Connecticut simply too much for Harvard

STORRS, Conn. -- The basic goal for Connecticut and Harvard is the same: win a championship.

The Huskies are angling toward the title that is handed out in New Orleans the first week of April. Harvard simply wants to claim the Ivy League championship outright at the conclusion of the regular season.

Neither team is close to those goals yet. But Thursday night’s game between two ranked squads gave an indication of where both stand as the No. 9 Huskies beat the newly ranked No. 24 Crimson 67-53 at Gampel Pavilion.

Connecticut has the pieces in place, with a dunking specimen inside in Andre Drummond, a perimeter that can shred a defense with its scoring from Jeremy Lamb, Ryan Boatright and Shabazz Napier and two significant rotation players in forward Alex Oriakhi and stretch 4-man Tyler Olander.

But the Huskies don’t have the discipline to defend yet, aren’t sturdy enough with a lead, make careless decisions at times, and still don’t get how close they need to be as they were a year ago, when they turned a 9-9 Big East season into that remarkable 11-game run through the Big East and NCAA tournaments.

UConn coach Jim Calhoun said the Huskies need to overcome negativity, especially when a team makes a run, a call doesn’t go their way and “occasionally being criticized for your performance."

"In our system, you have to be able to handle occasionally being criticized for your performance," Calhoun said. "I tell the kid’s it’s hard to play here. It’s hard to play here because the expectations are very high. It’s hard to play here because I expect more. And when you give more, I expect more. We haven’t connected yet. And when we get into the meat of our schedule, we have to be connected.’’

The Huskies were a trendy pick for the Final Four once Drummond changed course and decided to enter college this fall instead of going for a post-graduate year. But the loss to a so-so Central Florida team in the Battle 4 Atlantis in the Bahamas was an indicator that the Huskies weren’t ready for prime time just yet.

But adding the now-eligible Boatright to the mix the next day changed the Huskies offensively, giving them a scorer off the bench and someone who goes north-south with his penetration, looking to score or dish.

“We can hit you from every angle,’’ said Boatright, who added 11 points off the bench to complement Drummond’s 12 and Lamb’s 18. “We [Boatright, Lamb and Napier] can all dribble, score and create for other teammates. If we’re ever down with the clock, then we can make something happen. We know the heart and soul of the team can be the guards.’’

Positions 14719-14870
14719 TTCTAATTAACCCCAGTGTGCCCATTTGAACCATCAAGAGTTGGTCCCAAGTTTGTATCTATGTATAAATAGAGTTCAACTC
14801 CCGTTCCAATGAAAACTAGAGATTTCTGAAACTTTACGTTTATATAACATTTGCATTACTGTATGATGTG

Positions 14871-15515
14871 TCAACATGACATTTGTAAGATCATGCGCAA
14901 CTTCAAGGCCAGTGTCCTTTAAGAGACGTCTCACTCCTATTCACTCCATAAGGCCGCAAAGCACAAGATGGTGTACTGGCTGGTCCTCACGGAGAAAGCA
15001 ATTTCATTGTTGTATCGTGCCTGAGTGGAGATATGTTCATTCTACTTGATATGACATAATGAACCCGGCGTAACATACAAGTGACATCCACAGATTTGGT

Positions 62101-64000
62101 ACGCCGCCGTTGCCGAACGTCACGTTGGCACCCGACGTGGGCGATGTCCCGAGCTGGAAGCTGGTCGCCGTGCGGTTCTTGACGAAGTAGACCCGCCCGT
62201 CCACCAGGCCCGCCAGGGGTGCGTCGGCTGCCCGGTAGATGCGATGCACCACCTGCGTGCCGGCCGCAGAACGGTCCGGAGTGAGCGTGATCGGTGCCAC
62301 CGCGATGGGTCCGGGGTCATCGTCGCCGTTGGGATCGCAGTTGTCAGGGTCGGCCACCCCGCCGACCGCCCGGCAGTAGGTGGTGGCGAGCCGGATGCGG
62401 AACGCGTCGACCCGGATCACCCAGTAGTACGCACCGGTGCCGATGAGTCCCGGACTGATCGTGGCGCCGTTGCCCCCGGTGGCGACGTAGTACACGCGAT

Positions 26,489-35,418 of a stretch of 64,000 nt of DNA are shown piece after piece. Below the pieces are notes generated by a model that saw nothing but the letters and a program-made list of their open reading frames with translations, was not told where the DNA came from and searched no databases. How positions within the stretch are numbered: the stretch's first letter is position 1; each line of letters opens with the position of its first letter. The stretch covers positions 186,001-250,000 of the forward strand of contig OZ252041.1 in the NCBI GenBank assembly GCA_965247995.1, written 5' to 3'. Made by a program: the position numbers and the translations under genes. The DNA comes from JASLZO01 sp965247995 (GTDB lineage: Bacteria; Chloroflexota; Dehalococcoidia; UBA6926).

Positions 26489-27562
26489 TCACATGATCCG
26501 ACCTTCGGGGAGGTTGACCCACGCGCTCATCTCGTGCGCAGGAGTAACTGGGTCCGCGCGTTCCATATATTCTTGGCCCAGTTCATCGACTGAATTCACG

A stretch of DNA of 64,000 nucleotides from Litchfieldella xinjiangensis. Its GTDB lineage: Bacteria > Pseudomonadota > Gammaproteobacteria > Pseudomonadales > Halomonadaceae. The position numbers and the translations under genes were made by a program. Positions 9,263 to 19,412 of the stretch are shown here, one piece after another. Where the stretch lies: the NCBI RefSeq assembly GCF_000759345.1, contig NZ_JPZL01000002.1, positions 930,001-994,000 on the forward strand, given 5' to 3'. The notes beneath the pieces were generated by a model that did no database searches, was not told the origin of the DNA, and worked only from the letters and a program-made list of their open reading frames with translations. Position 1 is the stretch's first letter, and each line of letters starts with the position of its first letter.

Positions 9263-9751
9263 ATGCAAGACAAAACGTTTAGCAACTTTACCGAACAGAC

Still, there are holes to this team that Oriakhi and Lamb are well aware have to be fixed to mimic what the Huskies did a year ago. There is no Kemba Walker to save this team in late-game situations, so they have to be more of a team that shares the responsibilities at both ends of the court.

“I definitely think the chemistry has to be better,’’ Oriakhi said. “The chemistry last year was great. Everyone was unselfish.’’

Added Lamb: “I think we’re moving in the right direction but we’ve got to work hard. People have to get to know their roles. Sometimes we have too much one-on-one and we’re not moving without the ball. We’ve got to come together and execute our plays more to get everyone involved.’’

The Huskies aren’t as cohesive as Syracuse is at this juncture in the season. But the Huskies may have a higher ceiling if Drummond and Boatright continue to improve and Oriakhi can improve his productivity along with Olander.

“Overall it was a pretty good performance against a team that is going to win 25 or 26 or 27 games,’’ Calhoun said. “They would be a tough out for almost anybody. I think our size bothered them overall and the penetration of our guys.’’

That much is true. Harvard won’t face another team the rest of the regular season that will have similar length. The Crimson beat a team with comparable size in Florida State, but the rest of the schedule doesn’t even come close.

In this one, Harvard didn’t get anything out of leading scorer forward Keith Wright in the first half, but he did find his confidence in the second half with 9 points. Kyle Casey, Laurent Rivard, Wesley Saunders and Brandyn Curry had their moments. But the Crimson got blitzed on the boards and had too many empty possessions during a lull when the Huskies built a 16-point second-half lead. But Harvard didn’t fold and got the game within three possessions.

“I was pleased with the effort from our team and I felt we hung in there for the first 20 minutes,’’ said Harvard coach Tommy Amaker, whose team trailed by just 2 at the half. “We didn’t get much of anything easy around the basket, which is probably going to happen to a lot of teams when they face this basketball team with their size and athleticism.’’

But let’s not dismiss the Crimson because they couldn’t win in Storrs, where the Huskies haven’t lost a nonconference game in November or December since 1973 (101 straight).

Judge Harvard now on how the Crimson handle the rest of the schedule, like at Boston University on Saturday or at Boston College on Dec. 29 -- games they should win -- and then in the Ivy, where Harvard will be favored in every game on the schedule. The Crimson have already won the Battle 4 Atlantis and tough road games at Loyola Marymount and Vermont -- games Harvard should win and did.

Now it's just a matter of winning the Ivy outright and finally breaking through for that first NCAA berth since 1946.

“I was pleased with the way we were prepared and how we followed our game plan and tried to manage the game,’’ Amaker said. “Our kids handled things so far in an admirable way. We’ll see now after the first loss how we do. This is a new spot for us.’’